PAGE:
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Brahma Karmali Temple
Category : Temples of Goa
Location  : Nagargaon,Valpoi
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He stands tall and elegant. He blesses all those who come to see him. He is Brahma - the Supreme Creator of the Universe according to the Hindu pantheon .Standing on a beautifully carved typically Kadamba pedestal in the silence of the hamlet named after Him - that is Brahma Karmali. Brahma Karmali is situated near Valpoi - the taluka headquarters of Sattari. The hamlet and temple of Karmali is seven kms from Valpoi and lies in the village of Nagargaon also known as Chandrigram.

The beautifully chiseled out image of Brahma is dated to the Kadamba period and belongs to the 12th century AD. The supreme creator is housed in a simple temple known as Brahmadeva Devastan - Brahma Karmali.

It is interesting to note the etymological roots of this place name Brahma Karmali. It is also interesting to note the origins of this Brahma temple.

Brahma Karmali is so named after the lovely Karmali or Carambolim village in the Tiswadi Taluka close to Khorlim, Old Goa area is famous the world over for her ‘Karmallem Tallem' (Carambolim Lake) visited by varied migratory birds from the world all over ,the Sao Joao the Baptist Church and the famous Karmali ssession were held here during Goa's struggle for freedom under the leadership of Mr. P.P. Shirodkar of the National Congress (Goa) in January 1948.

Dr. Nandakumar Kamat in his articles "Gopakapattana through the ages" (Goan society through the ages edited by Dr. B S Shastry) gives an interesting etymology of the Karmali village name or Carambolim. He says Karmali is nothing but Kadambahalli - halli in Kannada means a village and hence ‘Karmali' meaning village of the Kadambas. During the Kadamba rule, a temple dedicated to Brahma existed at this Karmali.
In the 16th century AD when the island of Tiswadi was conquered by the Portuguese, there was a fear of destruction of the temple and desecration of the deity. Hence the devotees of Brahma in the year 1541 write Lopes Mendes, smuggled the deity out of Karmali (in the Tiswadi taluka) which the Portuguese termed as Carambolim and in a clandestine manner carried it to the Sattari taluka which then had not come under Portuguese rule.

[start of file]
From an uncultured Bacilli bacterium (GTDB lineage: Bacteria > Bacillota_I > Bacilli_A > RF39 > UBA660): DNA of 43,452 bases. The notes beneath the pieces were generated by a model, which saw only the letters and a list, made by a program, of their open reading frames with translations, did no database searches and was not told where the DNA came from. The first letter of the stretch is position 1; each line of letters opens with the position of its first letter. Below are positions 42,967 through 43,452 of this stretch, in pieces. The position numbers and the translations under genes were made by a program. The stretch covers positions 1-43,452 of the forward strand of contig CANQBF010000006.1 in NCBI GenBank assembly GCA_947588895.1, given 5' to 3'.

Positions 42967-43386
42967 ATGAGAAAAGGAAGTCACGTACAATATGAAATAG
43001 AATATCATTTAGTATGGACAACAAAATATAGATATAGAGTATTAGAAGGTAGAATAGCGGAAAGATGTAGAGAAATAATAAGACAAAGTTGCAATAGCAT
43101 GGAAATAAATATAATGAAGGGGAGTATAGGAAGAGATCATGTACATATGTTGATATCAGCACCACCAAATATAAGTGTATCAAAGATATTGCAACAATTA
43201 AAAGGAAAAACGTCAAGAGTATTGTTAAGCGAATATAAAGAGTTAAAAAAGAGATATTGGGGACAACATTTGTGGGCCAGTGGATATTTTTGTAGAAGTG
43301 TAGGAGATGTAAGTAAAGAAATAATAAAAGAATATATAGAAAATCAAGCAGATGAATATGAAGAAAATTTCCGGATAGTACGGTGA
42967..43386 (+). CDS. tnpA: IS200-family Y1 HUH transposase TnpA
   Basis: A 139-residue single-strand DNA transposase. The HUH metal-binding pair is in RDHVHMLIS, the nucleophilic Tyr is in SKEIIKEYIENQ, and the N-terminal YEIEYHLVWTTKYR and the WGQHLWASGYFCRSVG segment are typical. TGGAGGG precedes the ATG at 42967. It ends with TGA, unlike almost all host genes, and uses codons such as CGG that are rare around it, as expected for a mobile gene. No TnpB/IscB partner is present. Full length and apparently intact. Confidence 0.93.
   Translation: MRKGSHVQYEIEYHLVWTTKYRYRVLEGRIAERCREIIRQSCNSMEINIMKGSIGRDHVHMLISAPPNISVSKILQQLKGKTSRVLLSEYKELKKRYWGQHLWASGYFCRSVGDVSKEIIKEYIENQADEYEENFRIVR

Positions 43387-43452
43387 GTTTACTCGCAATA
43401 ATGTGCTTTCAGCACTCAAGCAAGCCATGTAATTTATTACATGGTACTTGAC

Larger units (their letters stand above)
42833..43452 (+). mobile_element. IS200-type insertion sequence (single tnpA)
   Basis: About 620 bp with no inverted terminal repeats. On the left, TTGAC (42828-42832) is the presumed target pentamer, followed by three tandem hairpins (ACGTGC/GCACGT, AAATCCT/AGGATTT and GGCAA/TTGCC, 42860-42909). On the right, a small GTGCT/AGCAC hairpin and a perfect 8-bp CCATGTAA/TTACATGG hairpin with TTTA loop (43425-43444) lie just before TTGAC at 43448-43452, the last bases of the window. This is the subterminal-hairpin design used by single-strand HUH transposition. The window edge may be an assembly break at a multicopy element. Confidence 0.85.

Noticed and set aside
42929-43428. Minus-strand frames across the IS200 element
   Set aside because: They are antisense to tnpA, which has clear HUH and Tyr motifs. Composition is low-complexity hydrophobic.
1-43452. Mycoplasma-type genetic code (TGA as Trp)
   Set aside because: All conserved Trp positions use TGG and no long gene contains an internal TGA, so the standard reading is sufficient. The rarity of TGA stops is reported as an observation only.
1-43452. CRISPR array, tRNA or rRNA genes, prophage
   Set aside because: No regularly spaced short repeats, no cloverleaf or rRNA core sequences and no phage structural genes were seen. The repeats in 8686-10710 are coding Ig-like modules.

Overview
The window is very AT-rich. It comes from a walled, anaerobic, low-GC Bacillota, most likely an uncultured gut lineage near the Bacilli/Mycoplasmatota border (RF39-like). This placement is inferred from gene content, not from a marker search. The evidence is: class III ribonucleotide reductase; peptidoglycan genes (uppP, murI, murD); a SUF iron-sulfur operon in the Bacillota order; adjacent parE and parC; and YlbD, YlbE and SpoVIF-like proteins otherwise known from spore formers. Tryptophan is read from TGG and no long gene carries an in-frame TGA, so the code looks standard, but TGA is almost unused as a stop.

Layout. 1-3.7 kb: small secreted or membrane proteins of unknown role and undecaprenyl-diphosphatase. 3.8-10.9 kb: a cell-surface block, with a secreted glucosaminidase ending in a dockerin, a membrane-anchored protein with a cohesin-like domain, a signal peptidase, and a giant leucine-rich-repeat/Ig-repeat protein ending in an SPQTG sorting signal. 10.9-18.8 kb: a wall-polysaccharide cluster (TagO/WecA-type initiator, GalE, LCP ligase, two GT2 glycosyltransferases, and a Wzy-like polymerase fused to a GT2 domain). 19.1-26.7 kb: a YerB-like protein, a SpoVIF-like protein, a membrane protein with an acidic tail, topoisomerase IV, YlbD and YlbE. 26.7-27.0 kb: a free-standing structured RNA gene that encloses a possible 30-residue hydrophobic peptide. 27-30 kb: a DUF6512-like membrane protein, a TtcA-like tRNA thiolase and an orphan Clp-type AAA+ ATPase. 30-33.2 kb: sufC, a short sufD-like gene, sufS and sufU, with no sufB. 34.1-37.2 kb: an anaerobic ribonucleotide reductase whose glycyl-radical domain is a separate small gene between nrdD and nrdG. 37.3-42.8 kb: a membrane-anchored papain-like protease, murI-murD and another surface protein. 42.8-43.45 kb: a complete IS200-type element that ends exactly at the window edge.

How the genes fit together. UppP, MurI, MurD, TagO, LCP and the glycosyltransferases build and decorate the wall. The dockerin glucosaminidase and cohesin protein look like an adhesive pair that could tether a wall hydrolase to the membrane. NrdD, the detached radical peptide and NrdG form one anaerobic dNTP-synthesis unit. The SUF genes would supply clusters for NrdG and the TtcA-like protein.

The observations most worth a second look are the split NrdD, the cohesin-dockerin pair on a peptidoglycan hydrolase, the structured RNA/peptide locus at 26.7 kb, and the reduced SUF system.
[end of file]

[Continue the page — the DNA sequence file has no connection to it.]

Sattari came under the Portuguese rule as late as 1781. They took it to Valpoi and from there to Nagargaon and installed the iamge in a small shrine on the banks of a stream and this small hamlet came to be known after the deity Brahma and the village of its origin Karmali (in the Tiswadi taluka) and hence the name Brahma Karmali.

My visit to this village to do this article took me to Sattari. The quiet of the environs of this village - the gurgling of the stream, the swaying of the nirpanas or the bread-fruit tree branches, distant mountains and the grey of the cloudy sky all at once enchanted me. The slight drizzle of the monsoons and the greenery all around added to my delight. Set amidst this paradisical scenery is the peaceful temple of Brahma marked by simplicity of style painted in charming yellow and red with a long Sabhamandap a stage and the sanctum sanctorum (garbhakud) which houses the majestic image of Brahma - a finest piece of Kadamba sculptural art in Goa.

The importance of this sculpture lies in the fact that it is the original piece of sculpture chiseled out of a black stone during the Kadamba period. The image shows Brahma standing in the centre and its peculiarity being that he wears a beard. Brahma is shown in its trinity form or Trimurti that is Brahma - Vishnu - Mahesh. There is a hallo prabhawal which has exquisite carved images of gods and motifs like crab. Two goddesses are shown at the lower portion of the image. Brahma is also shown wearing a lot of jewellery and holding a kamandalu (water-bearer) in one of his hands.

The Kadamba rulers were patrons of art, architecture, education etc. they patronized the sculptural art and the Brahma image executed by unknown sculptures is the Kadamba art at its best.

Sources: My field studies at Brahma Karmali (Sattari) and Carambolim (Tiswadi), Dr. Pratima Kamat, Goa's Gazetteer edited by Dt. V T Gune, Mr. Yashwant Gadgil' article on Brahma Karmali.

Antonio de Menezes, Braganca Pereira in Et Magria da India Portuguesa.

 

 

 

 

 

 

 


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